It’s September, and the Ironman World Championship in Kona is four weeks away. Since 1992, my priority each August and September is final preparation for “The Big Show” in  Kona. I put in mega miles in the desert heat and build confidence in my ability to perform well in the treacherous Hawaiian conditions. This year is entirely different. My 2011 Kona dream was derailed with a bike crash in early July that resulted in a badly broken collar bone. Through surgery and the follow-on rehab, I maintained hope that I could get back to the IM Championships to defend my title. But that was not to be. I am recovering, but the smart move is to give it more time to fully heal. To do otherwise would jeopardize my long-term ability to perform well and I’m not ready to retire yet. I believe I still have some game. Let me share some thoughts on the last six weeks: Several days post-surgery I started feeling like my “old self” which means I put my bike on the indoor trainer and did some riding. I  felt like I was making progress. A week after surgery, I had my first post-op appointment and

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A Day in My Workout Life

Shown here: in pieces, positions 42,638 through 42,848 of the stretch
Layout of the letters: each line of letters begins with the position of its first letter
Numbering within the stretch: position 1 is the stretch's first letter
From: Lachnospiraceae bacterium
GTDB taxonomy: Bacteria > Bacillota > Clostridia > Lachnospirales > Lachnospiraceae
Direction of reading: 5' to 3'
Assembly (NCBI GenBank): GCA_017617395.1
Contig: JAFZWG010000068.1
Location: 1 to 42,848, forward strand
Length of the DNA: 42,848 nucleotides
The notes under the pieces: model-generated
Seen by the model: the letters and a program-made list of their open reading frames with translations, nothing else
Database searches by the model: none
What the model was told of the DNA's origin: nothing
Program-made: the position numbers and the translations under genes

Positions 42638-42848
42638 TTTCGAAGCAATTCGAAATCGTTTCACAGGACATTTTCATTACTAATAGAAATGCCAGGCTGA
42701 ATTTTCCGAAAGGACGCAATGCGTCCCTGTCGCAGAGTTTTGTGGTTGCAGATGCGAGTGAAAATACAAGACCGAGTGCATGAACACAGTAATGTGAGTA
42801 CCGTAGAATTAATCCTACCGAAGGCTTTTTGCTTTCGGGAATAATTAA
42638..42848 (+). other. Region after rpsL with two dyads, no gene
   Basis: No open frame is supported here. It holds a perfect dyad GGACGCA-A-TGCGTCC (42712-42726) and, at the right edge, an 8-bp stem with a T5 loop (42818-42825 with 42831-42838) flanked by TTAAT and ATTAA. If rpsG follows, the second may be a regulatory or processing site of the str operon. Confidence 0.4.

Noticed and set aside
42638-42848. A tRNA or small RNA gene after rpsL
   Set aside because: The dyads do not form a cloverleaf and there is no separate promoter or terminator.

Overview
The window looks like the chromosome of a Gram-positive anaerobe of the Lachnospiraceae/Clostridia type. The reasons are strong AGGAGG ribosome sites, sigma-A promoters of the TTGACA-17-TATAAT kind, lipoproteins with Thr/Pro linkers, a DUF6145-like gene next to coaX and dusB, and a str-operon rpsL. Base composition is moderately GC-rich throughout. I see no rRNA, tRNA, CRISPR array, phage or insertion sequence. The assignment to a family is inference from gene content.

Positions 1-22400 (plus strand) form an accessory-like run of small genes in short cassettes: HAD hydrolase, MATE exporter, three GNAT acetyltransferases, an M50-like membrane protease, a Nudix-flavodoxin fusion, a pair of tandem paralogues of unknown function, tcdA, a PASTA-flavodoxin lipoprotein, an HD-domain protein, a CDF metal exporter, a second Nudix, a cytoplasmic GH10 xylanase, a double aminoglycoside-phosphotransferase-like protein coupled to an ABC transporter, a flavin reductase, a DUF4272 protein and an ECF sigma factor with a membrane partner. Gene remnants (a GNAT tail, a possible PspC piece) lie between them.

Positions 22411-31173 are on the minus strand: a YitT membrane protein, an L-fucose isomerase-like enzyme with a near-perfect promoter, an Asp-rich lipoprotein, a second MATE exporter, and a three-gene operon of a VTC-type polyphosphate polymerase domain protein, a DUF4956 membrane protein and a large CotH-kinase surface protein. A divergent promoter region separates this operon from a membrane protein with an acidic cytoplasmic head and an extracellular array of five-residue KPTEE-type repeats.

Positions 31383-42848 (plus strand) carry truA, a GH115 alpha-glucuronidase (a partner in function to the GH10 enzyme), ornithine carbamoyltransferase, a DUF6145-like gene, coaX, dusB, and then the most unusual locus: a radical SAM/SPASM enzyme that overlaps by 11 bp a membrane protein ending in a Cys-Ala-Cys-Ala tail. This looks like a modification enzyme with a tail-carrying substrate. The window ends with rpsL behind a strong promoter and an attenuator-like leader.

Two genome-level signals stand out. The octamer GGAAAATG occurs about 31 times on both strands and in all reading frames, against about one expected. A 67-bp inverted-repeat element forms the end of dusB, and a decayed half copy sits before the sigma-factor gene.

Some of you have asked for a glimpse in the day of my workout life, and I’m happy to oblige. Here is a snapshot of how I balance my work (with Exceeding Expectations) and my workouts: The alarm rings at 5:00 a.m. I take a moment to luxuriate under the warm, cozy covers before tossing them off. By 5:30 I’m in the pool starting a 2500 yard swim, a speed workout consisting of short, fast intervals. Following the swim, I rush home for a quick breakfast and a little computer time, checking new messages that need immediate attention. Having taken care of the necessary business details, I pack up the bike and several gear bags and drive out to my favorite locale for some bike and run speed work. My bike ride includes both short, steep hills and long flat sections perfect for “redline” intervals. This ride takes about an hour and a half and is quickly followed by a run which includes a couple of extreme hills. It’s a short three-mile run but a toughie because it ends with an all-out one mile to the finish. A few minutes of stretching concludes the athletic portion of the day, and